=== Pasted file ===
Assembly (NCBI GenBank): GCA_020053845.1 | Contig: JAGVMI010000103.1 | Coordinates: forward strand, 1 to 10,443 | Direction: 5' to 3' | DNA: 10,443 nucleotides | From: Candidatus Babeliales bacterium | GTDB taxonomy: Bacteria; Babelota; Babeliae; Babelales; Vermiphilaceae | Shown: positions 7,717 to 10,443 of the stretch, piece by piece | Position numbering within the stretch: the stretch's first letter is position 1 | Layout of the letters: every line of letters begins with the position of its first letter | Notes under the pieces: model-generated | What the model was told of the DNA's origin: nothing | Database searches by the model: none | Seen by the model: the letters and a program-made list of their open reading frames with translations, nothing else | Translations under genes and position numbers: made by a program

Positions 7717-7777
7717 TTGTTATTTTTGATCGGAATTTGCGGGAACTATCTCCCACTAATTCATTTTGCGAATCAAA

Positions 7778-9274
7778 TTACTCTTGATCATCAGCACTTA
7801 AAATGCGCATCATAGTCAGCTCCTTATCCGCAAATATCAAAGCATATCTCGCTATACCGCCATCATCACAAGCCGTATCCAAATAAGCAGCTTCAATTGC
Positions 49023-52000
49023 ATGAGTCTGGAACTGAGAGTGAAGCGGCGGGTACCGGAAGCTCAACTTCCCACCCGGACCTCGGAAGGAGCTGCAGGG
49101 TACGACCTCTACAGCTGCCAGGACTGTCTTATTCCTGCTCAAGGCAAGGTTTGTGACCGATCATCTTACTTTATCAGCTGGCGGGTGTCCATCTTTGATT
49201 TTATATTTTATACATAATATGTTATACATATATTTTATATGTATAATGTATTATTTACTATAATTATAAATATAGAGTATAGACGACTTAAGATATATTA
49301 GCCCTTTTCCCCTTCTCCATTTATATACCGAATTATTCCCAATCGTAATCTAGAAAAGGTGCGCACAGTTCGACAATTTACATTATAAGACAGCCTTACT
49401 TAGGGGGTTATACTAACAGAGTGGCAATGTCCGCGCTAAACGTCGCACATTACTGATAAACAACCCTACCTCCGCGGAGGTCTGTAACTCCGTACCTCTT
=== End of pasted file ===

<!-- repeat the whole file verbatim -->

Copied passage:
Assembly (NCBI GenBank): GCA_020053845.1 | Contig: JAGVMI010000103.1 | Coordinates: forward strand, 1 to 10,443 | Direction: 5' to 3' | DNA: 10,443 nucleotides | From: Candidatus Babeliales bacterium | GTDB taxonomy: Bacteria; Babelota; Babeliae; Babelales; Vermiphilaceae | Shown: positions 7,717 to 10,443 of the stretch, piece by piece | Position numbering within the stretch: the stretch's first letter is position 1 | Layout of the letters: every line of letters begins with the position of its first letter | Notes under the pieces: model-generated | What the model was told of the DNA's origin: nothing | Database searches by the model: none | Seen by the model: the letters and a program-made list of their open reading frames with translations, nothing else | Translations under genes and position numbers: made by a program

Positions 7717-7777
7717 TTGTTATTTTTGATCGGAATTTGCGGGAACTATCTCCCACTAATTCATTTTGCGAATCAAA

Positions 7778-9274
7778 TTACTCTTGATCATCAGCACTTA
7801 AAATGCGCATCATAGTCAGCTCCTTATCCGCAAATATCAAAGCATATCTCGCTATACCGCCATCATCACAAGCCGTATCCAAATAAGCAGCTTCAATTGC
Positions 49023-52000
49023 ATGAGTCTGGAACTGAGAGTGAAGCGGCGGGTACCGGAAGCTCAACTTCCCACCCGGACCTCGGAAGGAGCTGCAGGG
49101 TACGACCTCTACAGCTGCCAGGACTGTCTTATTCCTGCTCAAGGCAAGGTTTGTGACCGATCATCTTACTTTATCAGCTGGCGGGTGTCCATCTTTGATT
49201 TTATATTTTATACATAATATGTTATACATATATTTTATATGTATAATGTATTATTTACTATAATTATAAATATAGAGTATAGACGACTTAAGATATATTA
49301 GCCCTTTTCCCCTTCTCCATTTATATACCGAATTATTCCCAATCGTAATCTAGAAAAGGTGCGCACAGTTCGACAATTTACATTATAAGACAGCCTTACT
49401 TAGGGGGTTATACTAACAGAGTGGCAATGTCCGCGCTAAACGTCGCACATTACTGATAAACAACCCTACCTCCGCGGAGGTCTGTAACTCCGTACCTCTT